- Pornography, graphic content, suicide notes.
- ly users can search for other users to view or follow near their own location/city.
- User generated videos can be viewed and shared onto other social media and messaging apps increasing exposure.
- Bullying in comments.
- Users can publicise their messager usernames or social media profiles on their Musical.ly profile.
- ly live streaming is not private even if you have the privacy settings set up.
- Using live streaming Musical.ly app Live.ly may mean larger exposure with mean comments, interacting in real time with viewers.
- Many fake user accounts, used to hijack views or set up to bully.
- Hacking of accounts by promotional accounts (Free Musical.ly Crowns) within the apps.
- Not easy to report accounts for being fakes or underage inside the app.
- Many underage accounts with large amounts of followers.
- Easy for users to create multiple accounts and hide them from their parents.
- Fake Musical.ly apps on the app store that charge for download or offer followers.
We have also provided some useful web links below and additional information and guidance for e-Safety on our website.
- Information for parents about facebook
- Information to parents about google
- Information to parents about instagram
- Information to parents about snapchat
- Conversation Starter for Parents
- Factsheet for Parents and Carers
- Online gaming – an introduction for parents and carers 2017
The NSPCC have launched a campaign to help parents learn how to keep their children safe when using devices, and schools have been asked to share the following advice.
Children are growing up in a world with a bigger range of online activities than ever before and it is sometimes very hard for both children and adults to know how to stay safe.
Parents/Online Safety Information
Most parents will want to reduce the risks to their children, and remembering to set parental controls can reduce the risks to children, and reduce the risk to parents when children accidentally spend online money! The internet matters website explains this quite well. Online safety is not just about protecting children from some of the dangers of the internet – it is also about helping them manage their use of technology and most of the parental controls allow adults to set a maximum time for the use of a device or app.
Internet Matters is a site paid for by many British companies. It has a lot of good advice on adding parental controls as well as on most aspects of online safety. Parental controls will only help keep children safe. The best safety feature that a child has is their parent or carer. Take the time to talk to your child about the apps and games they are using and don’t be afraid to say no sometimes!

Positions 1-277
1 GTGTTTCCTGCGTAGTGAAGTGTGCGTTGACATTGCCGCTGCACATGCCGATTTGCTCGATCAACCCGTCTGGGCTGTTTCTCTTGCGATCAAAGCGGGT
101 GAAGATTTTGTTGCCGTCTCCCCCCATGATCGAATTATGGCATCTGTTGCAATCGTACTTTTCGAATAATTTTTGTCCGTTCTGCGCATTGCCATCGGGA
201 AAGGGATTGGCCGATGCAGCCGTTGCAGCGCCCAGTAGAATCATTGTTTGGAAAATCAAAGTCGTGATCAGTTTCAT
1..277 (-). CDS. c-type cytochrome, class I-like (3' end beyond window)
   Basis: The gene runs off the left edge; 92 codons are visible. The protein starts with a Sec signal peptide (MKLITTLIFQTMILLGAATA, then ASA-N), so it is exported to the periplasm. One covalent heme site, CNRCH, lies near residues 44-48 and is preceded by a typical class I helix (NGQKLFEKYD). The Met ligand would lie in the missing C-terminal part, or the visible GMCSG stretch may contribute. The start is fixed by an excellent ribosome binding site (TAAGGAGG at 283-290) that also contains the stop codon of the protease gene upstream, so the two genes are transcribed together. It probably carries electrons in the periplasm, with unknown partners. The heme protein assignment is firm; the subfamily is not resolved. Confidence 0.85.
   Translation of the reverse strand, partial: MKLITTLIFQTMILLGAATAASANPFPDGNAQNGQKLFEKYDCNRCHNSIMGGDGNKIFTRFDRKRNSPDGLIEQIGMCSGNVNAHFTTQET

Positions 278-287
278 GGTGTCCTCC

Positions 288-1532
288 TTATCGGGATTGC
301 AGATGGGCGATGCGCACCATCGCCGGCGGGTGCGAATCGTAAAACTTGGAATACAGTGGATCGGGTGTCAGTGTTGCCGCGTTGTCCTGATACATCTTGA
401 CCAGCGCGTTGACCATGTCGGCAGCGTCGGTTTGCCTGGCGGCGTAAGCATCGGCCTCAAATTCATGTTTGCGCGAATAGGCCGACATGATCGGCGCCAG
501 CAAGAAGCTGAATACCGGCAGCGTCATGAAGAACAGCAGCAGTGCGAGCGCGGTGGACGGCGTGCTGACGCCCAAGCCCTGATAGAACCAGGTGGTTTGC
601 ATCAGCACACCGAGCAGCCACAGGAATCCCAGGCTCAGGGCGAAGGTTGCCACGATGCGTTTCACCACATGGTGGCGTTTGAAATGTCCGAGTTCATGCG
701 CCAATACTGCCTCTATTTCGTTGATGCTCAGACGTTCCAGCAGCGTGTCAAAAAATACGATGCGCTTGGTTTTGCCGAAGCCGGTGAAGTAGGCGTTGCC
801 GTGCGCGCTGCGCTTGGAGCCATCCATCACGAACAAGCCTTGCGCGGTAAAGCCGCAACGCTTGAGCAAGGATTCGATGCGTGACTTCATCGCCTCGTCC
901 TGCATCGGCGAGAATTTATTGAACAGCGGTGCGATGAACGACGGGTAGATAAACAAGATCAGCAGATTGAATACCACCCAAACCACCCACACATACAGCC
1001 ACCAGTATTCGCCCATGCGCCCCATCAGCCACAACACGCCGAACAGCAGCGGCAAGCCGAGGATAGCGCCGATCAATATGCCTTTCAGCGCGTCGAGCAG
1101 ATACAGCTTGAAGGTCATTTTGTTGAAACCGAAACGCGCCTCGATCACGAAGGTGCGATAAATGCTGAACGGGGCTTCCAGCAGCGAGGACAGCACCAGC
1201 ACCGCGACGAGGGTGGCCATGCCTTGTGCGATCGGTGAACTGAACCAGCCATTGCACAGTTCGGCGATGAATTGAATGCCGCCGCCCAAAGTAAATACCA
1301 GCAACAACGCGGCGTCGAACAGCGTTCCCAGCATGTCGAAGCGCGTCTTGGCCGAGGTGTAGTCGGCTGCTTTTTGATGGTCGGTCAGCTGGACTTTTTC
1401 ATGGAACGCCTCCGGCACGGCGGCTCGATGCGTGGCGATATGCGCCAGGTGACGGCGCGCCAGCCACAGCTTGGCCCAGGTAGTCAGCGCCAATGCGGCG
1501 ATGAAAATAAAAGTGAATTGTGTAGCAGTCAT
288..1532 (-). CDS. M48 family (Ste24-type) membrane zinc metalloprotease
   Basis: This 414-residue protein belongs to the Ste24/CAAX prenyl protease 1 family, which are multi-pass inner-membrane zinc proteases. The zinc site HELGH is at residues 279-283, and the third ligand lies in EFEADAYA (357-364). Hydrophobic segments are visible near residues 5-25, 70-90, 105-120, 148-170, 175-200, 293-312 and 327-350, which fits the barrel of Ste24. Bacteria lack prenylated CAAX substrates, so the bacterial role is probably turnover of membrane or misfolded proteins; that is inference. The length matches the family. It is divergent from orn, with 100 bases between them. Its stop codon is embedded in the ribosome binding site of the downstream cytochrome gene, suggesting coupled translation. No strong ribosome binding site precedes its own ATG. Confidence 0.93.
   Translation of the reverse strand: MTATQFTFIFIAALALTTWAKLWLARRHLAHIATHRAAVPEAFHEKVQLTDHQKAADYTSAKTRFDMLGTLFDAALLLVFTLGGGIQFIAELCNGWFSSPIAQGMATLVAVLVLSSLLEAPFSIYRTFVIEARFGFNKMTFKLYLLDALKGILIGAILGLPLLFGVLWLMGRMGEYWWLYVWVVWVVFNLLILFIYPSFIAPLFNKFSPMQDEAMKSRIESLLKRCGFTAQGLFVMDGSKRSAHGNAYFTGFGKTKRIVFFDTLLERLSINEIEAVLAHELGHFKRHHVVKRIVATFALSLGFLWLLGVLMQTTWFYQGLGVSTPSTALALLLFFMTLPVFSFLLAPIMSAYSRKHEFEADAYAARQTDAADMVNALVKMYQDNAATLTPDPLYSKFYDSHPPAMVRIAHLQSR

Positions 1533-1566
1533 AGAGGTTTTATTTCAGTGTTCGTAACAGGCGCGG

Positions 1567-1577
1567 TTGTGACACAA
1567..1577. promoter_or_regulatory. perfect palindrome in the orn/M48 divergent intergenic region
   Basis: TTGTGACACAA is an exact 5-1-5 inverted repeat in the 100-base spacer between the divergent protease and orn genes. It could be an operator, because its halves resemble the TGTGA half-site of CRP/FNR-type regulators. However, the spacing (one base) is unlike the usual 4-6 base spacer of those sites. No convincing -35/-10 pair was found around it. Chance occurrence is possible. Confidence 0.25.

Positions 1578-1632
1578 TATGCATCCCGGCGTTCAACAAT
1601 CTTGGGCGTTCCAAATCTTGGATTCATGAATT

The range of online apps changes on a regular basis and the NSPCC have a site called Net Aware. This provides unbiased up-to-date information on current apps and sites along with advice to parents about dealing with issues.
The NSPCC have teamed up with O2 to provide advice to parents and have a free helpline on 0808 800 5002. They will also give support in any O2 shop – you do not have to be an O2 customer.
ThinkUKnow is the website aimed at children and their parents from the National Crime Agency. It has lots of useful suggestions and advice on how to report issues. It also has lots of games and activities including Jessie and Friends for the younger children and Band Runner for the older ones.
For the youngest children being tricked into sharing pictures can be an issue. LGfL have produced a lovely free video which has some great advice and a very catchy song!
Many children will at times suffer from online bullying. It is really important that they have someone they can talk to and know that it is not acceptable. Most apps and sites will have systems inn place that allow bullying to be reported. Your child’s school may be able to help.
Children can call Childline on 0800 1111 for advice on anything that is worrying them.
Finally since 2015 is has been a criminal offence for an adult to send a message with sexual content to a child (This is Section 67 of the Serious Crime Act 2015). If you are concerned that this might have happened please contact The Police without further using the device. This will help ensure that evidence can be preserved. The Police can be contacted by phone or from the ThinkUKnow website.